“You like it?” he said, sounding skeptical.

“Very much,” she said. The loose strokes, the ghostly, glowing indications of light and shadow, filled her with a hushed pleasure and expectancy. “I often like the sketch better than the finished painting,” she added.

“Me, too,” he said, with a wry twist of his mouth.

“It’s like seeing a spirit… The final work sometimes seems to have too much cleverness in it. But where did you want this blanket?” she said, almost interrupting herself.

“Can you just… put it on me?” he said, seeming embarrassed.

“Like this?” She draped it around his shoulders, tucking it in gently so it wouldn’t slip, conscious of the stillness of his clenched, withered arms under the fabric, conscious that this was the closest she had gotten to touching his body.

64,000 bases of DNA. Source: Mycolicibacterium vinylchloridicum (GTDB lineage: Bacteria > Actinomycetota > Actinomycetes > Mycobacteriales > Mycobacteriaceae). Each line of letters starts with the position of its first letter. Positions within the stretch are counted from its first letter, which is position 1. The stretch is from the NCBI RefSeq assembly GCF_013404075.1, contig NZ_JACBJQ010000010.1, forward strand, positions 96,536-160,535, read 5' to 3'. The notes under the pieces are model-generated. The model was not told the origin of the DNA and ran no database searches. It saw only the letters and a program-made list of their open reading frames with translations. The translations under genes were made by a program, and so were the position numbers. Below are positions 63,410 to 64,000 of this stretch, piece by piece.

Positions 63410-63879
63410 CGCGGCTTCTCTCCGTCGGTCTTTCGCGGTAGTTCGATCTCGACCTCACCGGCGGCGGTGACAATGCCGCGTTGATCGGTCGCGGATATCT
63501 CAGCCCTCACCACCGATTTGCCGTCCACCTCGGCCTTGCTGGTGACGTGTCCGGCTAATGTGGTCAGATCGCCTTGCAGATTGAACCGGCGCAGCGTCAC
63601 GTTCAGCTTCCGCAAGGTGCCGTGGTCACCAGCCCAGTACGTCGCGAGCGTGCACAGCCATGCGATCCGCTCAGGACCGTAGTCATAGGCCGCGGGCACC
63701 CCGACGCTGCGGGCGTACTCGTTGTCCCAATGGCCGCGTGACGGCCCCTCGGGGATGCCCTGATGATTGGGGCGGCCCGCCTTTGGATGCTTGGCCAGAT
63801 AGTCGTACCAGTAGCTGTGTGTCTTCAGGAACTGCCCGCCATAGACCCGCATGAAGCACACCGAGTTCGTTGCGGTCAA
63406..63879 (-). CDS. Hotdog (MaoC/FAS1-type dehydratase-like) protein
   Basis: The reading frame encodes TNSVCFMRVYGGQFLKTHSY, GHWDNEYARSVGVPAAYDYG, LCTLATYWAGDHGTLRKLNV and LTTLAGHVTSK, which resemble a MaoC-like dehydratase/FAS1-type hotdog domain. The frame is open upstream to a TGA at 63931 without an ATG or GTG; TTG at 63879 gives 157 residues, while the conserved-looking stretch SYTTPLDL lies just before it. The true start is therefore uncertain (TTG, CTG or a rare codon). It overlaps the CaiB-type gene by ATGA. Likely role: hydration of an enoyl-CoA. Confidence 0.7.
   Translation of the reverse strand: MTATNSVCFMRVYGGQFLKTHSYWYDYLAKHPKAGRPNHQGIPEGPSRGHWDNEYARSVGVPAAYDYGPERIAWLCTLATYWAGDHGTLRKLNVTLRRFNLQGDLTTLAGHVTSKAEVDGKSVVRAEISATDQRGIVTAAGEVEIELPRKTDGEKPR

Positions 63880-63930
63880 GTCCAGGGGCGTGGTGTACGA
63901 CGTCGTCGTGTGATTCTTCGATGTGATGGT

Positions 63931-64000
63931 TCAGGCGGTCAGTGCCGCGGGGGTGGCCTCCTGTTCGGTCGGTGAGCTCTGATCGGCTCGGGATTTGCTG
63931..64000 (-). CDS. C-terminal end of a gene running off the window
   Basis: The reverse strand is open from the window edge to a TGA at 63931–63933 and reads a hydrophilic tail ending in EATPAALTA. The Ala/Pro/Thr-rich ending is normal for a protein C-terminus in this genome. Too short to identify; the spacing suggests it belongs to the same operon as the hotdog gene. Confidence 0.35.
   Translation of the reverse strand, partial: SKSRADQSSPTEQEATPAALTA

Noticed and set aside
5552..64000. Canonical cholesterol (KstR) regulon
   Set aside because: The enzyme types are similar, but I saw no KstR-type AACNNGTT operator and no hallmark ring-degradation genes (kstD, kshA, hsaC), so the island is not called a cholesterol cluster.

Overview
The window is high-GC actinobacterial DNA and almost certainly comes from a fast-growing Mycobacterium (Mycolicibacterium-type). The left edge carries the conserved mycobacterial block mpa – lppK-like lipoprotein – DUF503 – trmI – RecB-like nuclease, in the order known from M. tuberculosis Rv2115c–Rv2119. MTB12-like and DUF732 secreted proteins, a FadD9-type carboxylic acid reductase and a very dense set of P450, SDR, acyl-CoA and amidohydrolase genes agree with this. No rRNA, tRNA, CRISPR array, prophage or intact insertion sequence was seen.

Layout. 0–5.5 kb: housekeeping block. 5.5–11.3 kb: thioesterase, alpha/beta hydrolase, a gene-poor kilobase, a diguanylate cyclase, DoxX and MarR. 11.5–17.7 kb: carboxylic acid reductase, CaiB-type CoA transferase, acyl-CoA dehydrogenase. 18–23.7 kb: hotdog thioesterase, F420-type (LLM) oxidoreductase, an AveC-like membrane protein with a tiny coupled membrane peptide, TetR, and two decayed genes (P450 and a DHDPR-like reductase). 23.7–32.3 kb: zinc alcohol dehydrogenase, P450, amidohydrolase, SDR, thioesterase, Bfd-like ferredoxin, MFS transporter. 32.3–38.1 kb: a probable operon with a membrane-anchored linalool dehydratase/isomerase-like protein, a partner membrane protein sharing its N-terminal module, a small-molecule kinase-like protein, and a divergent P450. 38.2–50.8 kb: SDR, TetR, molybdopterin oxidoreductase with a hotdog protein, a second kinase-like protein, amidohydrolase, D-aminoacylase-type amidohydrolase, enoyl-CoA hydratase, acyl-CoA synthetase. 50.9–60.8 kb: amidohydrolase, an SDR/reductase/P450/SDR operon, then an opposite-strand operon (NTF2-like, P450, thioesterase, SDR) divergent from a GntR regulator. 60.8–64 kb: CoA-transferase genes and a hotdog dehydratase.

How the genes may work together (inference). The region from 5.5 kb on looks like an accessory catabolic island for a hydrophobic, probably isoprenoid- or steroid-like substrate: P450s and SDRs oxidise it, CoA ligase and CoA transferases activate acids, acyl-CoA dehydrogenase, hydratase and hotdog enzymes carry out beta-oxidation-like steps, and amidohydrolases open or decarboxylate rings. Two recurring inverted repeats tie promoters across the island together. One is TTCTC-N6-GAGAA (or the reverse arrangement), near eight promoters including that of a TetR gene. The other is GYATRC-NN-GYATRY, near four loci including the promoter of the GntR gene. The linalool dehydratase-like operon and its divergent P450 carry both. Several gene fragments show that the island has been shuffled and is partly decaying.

He had let out a small sigh, and a shiver ran through his body; he must have been cold. “Yes, thanks.”

“It’s nothing.” She folded herself down cross-legged onto her blanket at the same time that she pulled out a book of matches. Striking one, she lifted it and said, “Santé,” before she touched it to the tip of the cigarette. She inhaled, let the heat and aroma scorch her throat and fill her lungs.

He inclined his head when she reached the cigarette up to him and echoed, “Santé.” His head was still twitching; she followed his motions carefully until she was sure he could take the cigarette.

They smoked in silence for some time before Bérénice asked, “How did you learn to paint?”